“Being Positive when Living with a Chronic Illness” has it’s own meaning for everyone. To many who are sick it’s a way of trivializing their suffering and to a small minority it’s this wonderful, peaceful state of mind that requires being completely oblivious to the realities of life. What does it mean to you? Being positive does not come at the risk of ignoring the realities of life, while pretending to be happy. It’s really about being as positive as possible in light of the circumstance, and that gives us the motivation and the ability to enjoy all that we can. I am an eternal optimist, I will always see the class have full and I will always find the positive side to any situation, but I am also a realist. Naturally “being positive” does involve” some degree of happy thoughts and smiling faces but that’s certainly not all. Being positive is a state of mind accompanied by appropriate action. Which if taken at the appropriate time will take us in the direction that we need to go.
I started the “The Positive Pear because I saw the need to encourage a positive mental attitude among people who suffer from invisible chronic illness, and more specifically auto-immune arthritis and aside from saying “be positive” I wanted to define exactly that meant to people who are battling chronic health conditions. While also providing effective tools, to help with achieving this goal. Those who live with chronic illness do not need permission or help with negativity. It’s a natural state of mind that we can easily gravitate towards, when we’re suffering. However people do need permission, encouragement and direction in terms of how to being positive. Sufferers need to know that it’s ok to smile, be happy and enjoy life without the risk of trivializing their own suffering. They need to know that it is not a requirement to appear downtrodden to be taken seriously.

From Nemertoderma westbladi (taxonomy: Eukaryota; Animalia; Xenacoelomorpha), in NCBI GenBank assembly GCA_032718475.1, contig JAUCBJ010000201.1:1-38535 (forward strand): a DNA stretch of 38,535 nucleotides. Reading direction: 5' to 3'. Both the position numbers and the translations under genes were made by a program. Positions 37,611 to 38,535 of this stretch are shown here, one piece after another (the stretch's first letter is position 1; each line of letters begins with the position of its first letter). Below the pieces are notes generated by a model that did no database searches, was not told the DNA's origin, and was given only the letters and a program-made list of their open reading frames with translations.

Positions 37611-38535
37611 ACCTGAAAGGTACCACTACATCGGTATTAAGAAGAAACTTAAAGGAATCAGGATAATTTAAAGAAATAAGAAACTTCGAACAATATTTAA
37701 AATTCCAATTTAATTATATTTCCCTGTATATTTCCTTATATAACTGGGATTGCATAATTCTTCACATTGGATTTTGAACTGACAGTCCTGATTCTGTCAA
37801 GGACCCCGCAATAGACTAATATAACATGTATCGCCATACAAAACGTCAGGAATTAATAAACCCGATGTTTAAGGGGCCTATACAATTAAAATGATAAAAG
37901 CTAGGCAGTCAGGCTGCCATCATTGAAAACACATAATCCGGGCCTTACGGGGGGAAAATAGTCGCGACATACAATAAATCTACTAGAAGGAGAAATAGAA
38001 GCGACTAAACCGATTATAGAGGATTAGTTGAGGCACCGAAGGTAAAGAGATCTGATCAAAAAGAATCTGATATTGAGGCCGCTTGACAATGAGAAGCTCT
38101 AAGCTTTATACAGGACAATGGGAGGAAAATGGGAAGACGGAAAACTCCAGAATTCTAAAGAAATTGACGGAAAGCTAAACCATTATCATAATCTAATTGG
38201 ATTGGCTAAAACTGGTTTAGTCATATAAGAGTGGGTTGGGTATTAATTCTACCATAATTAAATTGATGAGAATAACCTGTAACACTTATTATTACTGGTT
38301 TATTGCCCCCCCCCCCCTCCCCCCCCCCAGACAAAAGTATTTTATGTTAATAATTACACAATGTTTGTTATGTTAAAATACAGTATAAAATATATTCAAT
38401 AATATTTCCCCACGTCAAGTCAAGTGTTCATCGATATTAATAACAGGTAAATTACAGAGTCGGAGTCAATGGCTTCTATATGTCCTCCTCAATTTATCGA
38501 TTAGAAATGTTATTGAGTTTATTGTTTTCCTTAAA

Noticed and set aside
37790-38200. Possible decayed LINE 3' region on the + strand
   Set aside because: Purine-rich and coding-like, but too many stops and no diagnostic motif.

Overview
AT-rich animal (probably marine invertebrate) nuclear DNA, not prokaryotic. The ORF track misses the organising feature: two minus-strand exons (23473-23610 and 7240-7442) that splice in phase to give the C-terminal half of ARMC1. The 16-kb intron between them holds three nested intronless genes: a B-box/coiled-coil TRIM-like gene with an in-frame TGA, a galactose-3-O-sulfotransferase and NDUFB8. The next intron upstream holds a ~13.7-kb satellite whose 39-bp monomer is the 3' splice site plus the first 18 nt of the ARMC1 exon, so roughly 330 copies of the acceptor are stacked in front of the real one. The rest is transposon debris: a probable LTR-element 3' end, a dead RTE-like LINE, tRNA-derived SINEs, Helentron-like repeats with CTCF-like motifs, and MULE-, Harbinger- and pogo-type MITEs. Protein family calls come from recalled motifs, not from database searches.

“The seed of suffering in you may be strong, but don’t wait until you have no more suffering before allowing yourself to be happy.” ~Thich Nhat Hanh~
When I was asked by Tiffany Westrich, founder/CEO of the International Autoimmune Arthritis Movement (IAAM) & WAAD Event Coordinator, to host a the chat ”Being Positive when Living with a Chronic Illness” I was honored and very excited to have the opportunity to discuss a subject that I enjoy immensely. I also knew that I had my work cut out for me, because this is not an easy subject to tackle with people who are in pain. I thought I’d start by addressing a few misconceptions relating to being positive and living with invisible chronic illness by counteracting these misconceptions with a few truths.
Misconception #1) In order to appear positive I need to smile, be fake and pretend to be happy all of the time: